Two environmental groups have launched a High Court challenge to the UK government’s Brexit laws, over sweeping new powers that may weaken protection for seas and wildlife in the UK.
ClientEarth and the Marine Conservation Society, working with lawyers at Leigh Day Solicitors, are challenging a decision of the UK Government made under the EU Withdrawal Act, which they say is an unlawful misuse of Brexit powers.
The measures which the government has introduced, behind the scenes, put seals, otters, dolphins and seabirds and many other vulnerable animals, plants and precious sites around the UK, at risk.
The legal challenge focuses on new powers that will allow ministers to alter and reduce standards for protected sites – which will fundamentally change how the law operates in the UK.
If the change was allowed to happen, the groups argue, it would be a total breach of the UK government’s promises of a “green Brexit” and repeated assurances that only technical changes would be made to modify our laws under the Act.
ClientEarth UK law and policy advisor Dr Tom West said: “The UK government has repeatedly promised that the environment would be safeguarded after Brexit. So, it is extremely concerning that the government has quietly and unlawfully introduced sweeping new powers behind the scenes that weaken environmental protection.
“Quite rightly the public has been concerned by the use of so-called Henry VIII powers that give too much discretion to ministers to make new laws, with little scrutiny from parliament, the public or civil society.”
Marine Conservation Society CEO Sandy Luk said: “Whatever you think of Brexit, the government must keep its promise to the UK public that its seas, countryside and wildlife will not be worse off if EU protections are no longer in place.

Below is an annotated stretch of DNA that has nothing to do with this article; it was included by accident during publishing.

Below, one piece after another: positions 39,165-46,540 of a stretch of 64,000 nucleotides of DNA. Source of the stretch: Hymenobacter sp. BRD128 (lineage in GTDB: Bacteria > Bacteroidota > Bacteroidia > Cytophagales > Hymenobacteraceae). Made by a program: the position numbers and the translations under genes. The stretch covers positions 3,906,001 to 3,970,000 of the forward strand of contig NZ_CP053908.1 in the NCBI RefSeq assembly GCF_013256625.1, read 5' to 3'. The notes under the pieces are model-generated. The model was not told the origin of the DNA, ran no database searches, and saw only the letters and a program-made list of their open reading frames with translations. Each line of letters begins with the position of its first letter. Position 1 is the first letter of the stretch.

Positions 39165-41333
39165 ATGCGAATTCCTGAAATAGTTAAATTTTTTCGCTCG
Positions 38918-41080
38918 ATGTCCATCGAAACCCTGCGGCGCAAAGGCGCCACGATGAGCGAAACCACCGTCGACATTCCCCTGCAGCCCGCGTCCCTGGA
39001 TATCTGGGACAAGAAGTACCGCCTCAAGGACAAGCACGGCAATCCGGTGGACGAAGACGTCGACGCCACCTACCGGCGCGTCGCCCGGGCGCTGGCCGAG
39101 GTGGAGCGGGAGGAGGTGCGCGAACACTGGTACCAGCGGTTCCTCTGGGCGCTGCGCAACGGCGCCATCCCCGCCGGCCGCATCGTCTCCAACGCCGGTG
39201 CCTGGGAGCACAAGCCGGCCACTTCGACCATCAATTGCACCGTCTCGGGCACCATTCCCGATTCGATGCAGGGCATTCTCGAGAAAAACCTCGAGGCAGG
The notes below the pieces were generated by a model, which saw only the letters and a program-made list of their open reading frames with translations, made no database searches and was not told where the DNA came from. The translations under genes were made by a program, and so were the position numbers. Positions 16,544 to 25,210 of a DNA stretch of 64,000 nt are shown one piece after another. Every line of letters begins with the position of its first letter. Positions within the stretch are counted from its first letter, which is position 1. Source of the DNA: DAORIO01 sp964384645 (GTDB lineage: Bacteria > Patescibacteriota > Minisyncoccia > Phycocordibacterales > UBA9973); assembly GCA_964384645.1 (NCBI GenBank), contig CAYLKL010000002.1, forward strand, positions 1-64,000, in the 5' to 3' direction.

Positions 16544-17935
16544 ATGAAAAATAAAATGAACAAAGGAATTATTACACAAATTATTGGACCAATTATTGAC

“The management of marine protected areas is not strong enough under current legislation and allowing these changes will mean weaker protections for vulnerable species and habitats. We could even see the possibility of protected areas being abolished after Brexit.
“We cannot allow hard-won ocean protections, which will safeguard future generations and marine wildlife such as treasured dolphins and seabirds, to be lost or watered down.”
Specifically, the charities are challenging the Department for Environment, Food & Rural Affairs (Defra) over parts of a statutory instrument, made under the European Union (Withdrawal) Act of 2018, which change the existing regulation of habitat and species conservation.
Defra’s changes include potential alterations to the obligation to manage recognised conservation sites, and potential limits to the types of areas set aside to protect marine animals that range over wide areas.
Defra has created 122 statutory instruments under the Act, which will replace EU laws after Brexit, and more than 500 have been submitted by other government departments.
Dr West added: “This legal challenge focuses on the unlawful nature of just one of the hundreds of pieces of legislation that government departments have quietly been rewriting with little or no scrutiny.”
“We fear that without improved scrutiny, we will continue to see the government using its powers in this way.”